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Most belts you buy at a store are straight pieces of leather, cloth, etc. Ever notice after wearing a leather belt for a while, it starts curving in the back and front? This is how your body is actually shaped. We are cylindrical. Unless your belt or waistband is sitting at your waist line, it will fit better with some curve to it.
Learn how to draft a pattern for a curved belt with your very own measurements! This tutorial is great for making a belt pattern that sits freely across the hips and lower waist (below the belly button). It’s also great for creating a better fitting gun holster belt.
Below is an example of a curved belt I made for a Cara Dune costume. As you can see it curves ever so slightly on the edges creating a belt that sits on your hips at an angle. This will allow the belt to stay in place better!
Let’s get started.
Drafting a curved belt pattern
Put on your costume pants (if you have them) or pants of similar weight. Take 2 measurements around your body where the belt will sit. One where the top of the belt sits and the other where the bottom of the belt sits. Keep the tape measure loose but not sagging.
If your belt will have an overlap, add 5 inches to that bottom and top measurement number. Let’s say that model’s bottom measurement is 43″ + 5″ = 48″ and the top measurement was 42″ + 5″ = 47″.
If you have no overlap, then keep your measurements as they are.
Let’s start drafting the pattern. Tape some copy paper or tissue/tracing paper together wide enough to accommodate half your bottom measurement. The model’s bottom measurement was 48″ total, so half of that is 24″.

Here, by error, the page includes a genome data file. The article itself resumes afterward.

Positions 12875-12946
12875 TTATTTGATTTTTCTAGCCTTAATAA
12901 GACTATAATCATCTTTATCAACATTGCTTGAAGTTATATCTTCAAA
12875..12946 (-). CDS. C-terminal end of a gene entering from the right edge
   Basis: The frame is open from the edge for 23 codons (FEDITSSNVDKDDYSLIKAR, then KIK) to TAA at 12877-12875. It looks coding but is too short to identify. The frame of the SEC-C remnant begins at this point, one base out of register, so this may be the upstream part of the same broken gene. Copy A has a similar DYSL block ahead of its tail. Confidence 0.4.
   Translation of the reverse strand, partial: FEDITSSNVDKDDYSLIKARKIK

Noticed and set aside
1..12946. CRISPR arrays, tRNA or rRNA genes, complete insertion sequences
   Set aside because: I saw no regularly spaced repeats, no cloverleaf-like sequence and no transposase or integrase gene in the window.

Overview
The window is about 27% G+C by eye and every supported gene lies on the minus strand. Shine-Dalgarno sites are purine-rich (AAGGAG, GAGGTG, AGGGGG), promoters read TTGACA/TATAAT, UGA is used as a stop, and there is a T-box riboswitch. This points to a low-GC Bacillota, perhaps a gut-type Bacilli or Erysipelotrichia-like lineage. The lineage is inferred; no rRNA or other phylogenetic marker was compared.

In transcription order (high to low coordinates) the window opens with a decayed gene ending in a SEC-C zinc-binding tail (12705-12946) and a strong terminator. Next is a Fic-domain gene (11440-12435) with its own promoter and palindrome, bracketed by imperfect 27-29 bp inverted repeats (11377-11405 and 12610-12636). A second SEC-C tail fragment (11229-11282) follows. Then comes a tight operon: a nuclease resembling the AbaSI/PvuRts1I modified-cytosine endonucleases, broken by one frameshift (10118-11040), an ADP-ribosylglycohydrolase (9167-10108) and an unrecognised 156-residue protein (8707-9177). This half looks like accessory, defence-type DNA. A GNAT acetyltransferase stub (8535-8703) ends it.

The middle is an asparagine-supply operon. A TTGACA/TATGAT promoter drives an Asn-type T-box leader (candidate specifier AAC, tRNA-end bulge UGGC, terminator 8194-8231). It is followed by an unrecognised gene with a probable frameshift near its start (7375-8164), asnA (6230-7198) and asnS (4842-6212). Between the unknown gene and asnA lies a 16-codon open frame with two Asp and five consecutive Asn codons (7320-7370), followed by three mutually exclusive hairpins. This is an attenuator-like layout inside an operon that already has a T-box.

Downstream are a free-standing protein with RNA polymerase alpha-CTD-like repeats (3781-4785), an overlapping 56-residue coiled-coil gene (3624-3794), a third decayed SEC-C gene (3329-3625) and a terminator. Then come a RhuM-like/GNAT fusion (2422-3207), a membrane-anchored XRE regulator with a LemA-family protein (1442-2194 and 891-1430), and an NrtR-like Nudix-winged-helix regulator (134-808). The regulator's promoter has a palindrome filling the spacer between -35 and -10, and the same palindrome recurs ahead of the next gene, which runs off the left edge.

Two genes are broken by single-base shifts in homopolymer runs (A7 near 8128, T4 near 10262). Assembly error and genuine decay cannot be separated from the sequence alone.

Draw a rectangle with the desired dimensions of your belt in mind. That wold be the belt width x half bottom measurement. The model’s rectangle is 4.5″ x 24″. Cut out the rectangle.
Now its time to “slash and spread” the rectangle to make a curved pattern for the belt. This is a basic method of pattern drafting so pat yourself on the back. Slash and spread is typically used to add or reduce fullness by opening and closing the pattern at certain points. For the curved belt, we’ll be closing the that pattern.
To evenly “slash” the pattern, we need to divide the rectangle into fifths so we have 4 points to “slash and spread”. Mark these lines on your pattern. Since the model’s rectangle is 24″, I will mark the pattern every 4.8″.
Cut along the lines down to the bottom edge, but DON’T cut through the edge. You want the pieces attached by the tiniest bit.
Here comes the “spread” or “closing” part of this technique, but first we need to do some simple math to determine how much to close the belt pattern. Subtract the bottom measurement from the top. Then divide that result by 4. For the model’s belt….48 – 47 = 1″ / 4 = 0.25″
At each cut, overlap the top edge by your closing amount just figured above. and tape it. The model needs to close her belt by 1/4″ at each cut section. Keep your piece furthest to the left straight (don’t rotate it) because this is your center back edge.
On a new piece of paper, trace this new shape with smooth edges. For smooth curves, you’ll need to true the lines….which means use a french ruler and draw the edges as one long, smooth curve. There should be no sharp edges or angles on your pattern.
On the center front (right side) you can add a curved edge or whatever decorative edge you desire.
When you use this pattern, you will cut “on the fold” which means you fold over the fabric and align the “center back” on the fold. You will be cutting through two layers of fabric to create one symmetric belt.
This is also a great technique for creating a fitted waistband!